My, what a big smile you have

Associated Press photos

A woman smiles as she demonstrates Japanese electronics and health-care company Omron Corp.’s Okao Catch, or "face catch," that can measure how big your smile is during a newly opened technology exhibition space TEPIA in Tokyo on April 10.

A robot dog for home assembly, developed by radio-controlled car maker HPI Japan, walks during a press preview of a new technology exhibition space TEPIA in Tokyo on.

My Spoon, a robot arm with utensils at the end, picks up one of wooden pieces kept in a container during a press preview of a new technology exhibition space TEPIA in Tokyo.

By Yuri Kageyama


Associated Press

TOKYO — The breadth of a smile can be measured by new technology from Japanese electronics and health care company Omron Corp.

The software technology, shown recently to reporters, scans a video image to detect faces. It can find up to 100 faces in an image, according to Yasushi Kawamoto of Omron.

"Okao Catch," which means "face catch," then analyzes the curves of the lips, eye movement and other facial characteristics to decide how much a person is smiling using data collected from a million people and their smiles, he said.

In a demonstration, a camcorder took videos of journalists covering the announcement. Percentage numbers indicating how much each person was smiling popped up in bold blue letters next to their faces on a monitor, flashing higher or lower as their expressions changed.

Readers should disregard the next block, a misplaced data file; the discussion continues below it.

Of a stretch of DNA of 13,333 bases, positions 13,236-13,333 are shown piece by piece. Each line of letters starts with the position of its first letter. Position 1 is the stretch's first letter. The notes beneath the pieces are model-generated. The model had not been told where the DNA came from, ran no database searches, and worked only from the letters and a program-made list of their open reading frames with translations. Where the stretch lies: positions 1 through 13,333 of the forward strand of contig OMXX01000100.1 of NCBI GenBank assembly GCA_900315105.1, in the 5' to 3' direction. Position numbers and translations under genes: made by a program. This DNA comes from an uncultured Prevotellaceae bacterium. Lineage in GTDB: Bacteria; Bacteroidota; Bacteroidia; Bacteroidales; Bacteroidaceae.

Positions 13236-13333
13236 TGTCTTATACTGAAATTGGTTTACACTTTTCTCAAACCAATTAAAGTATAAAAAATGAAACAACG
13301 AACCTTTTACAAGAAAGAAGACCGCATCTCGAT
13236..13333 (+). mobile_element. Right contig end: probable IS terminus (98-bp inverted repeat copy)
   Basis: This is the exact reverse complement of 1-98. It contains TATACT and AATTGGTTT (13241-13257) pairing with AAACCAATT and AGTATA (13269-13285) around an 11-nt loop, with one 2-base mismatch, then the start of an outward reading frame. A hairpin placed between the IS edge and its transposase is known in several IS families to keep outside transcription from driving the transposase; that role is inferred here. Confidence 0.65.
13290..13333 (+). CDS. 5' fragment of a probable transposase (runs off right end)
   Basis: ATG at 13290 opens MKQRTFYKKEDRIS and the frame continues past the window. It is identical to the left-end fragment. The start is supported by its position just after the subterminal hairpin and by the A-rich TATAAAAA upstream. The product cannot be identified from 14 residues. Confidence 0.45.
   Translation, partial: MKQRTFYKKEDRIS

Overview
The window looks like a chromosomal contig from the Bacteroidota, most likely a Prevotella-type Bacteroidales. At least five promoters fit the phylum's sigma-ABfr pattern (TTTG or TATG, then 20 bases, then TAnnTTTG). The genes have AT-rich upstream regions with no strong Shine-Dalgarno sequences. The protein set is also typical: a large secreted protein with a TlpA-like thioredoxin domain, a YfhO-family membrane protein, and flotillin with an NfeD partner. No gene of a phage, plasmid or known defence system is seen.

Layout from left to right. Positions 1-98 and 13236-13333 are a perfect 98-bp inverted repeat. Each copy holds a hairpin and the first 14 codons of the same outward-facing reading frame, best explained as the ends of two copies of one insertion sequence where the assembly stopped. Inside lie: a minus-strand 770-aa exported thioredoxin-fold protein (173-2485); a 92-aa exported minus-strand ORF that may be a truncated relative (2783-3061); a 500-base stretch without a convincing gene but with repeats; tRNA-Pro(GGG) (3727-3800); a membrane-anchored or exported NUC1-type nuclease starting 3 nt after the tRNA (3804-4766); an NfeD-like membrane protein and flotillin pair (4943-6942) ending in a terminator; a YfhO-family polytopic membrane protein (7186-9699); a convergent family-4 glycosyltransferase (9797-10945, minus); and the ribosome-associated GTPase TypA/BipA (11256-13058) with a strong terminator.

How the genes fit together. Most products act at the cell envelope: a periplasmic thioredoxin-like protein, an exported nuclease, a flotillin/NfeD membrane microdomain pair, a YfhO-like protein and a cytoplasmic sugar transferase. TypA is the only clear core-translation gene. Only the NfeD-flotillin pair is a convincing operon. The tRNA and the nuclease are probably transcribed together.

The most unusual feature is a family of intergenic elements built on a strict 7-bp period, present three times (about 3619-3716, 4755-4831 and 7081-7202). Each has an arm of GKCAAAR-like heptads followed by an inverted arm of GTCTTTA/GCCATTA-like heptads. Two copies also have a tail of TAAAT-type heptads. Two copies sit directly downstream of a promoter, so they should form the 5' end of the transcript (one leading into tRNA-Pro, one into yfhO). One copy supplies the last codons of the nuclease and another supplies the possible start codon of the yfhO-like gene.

The numbers ranged as high as 89 percent for a person who was grinning, while a somber face registered 0 percent.

Sony Corp. already has a similar Smile Shutter function for its digital cameras which automatically clicks the shutter when people in the image break into a smile.

Kawamoto said Omron hopes to used its technology in the medical field, to assess the emotional state of patients, or pack it in mobile phones.


Okao Catch can also be useful for people who want to perfect their smiles or for robot communication to make it easier for machines to decipher human reactions, according to Omron.

Okao Catch was part of a larger exhibition of new technology opening this week in Tokyo.


Also on display was a robot dog for home assembly from HPI Japan, a maker of radio-controlled cars. The robot is to go on sale worldwide for about $800 later this year.

Far more primitive than Sony’s pricey discontinued robot dog, Aibo, it managed to walk, hop, get back up on its feet and even stand on its head.

My Spoon, a robot arm with utensils at the end, helps disabled people feed themselves by using a joystick controlled by their chin. Tokyo-based Secom Co. said it has sold 250 of the My Spoon kit for about $4,000 each in Japan and Europe.

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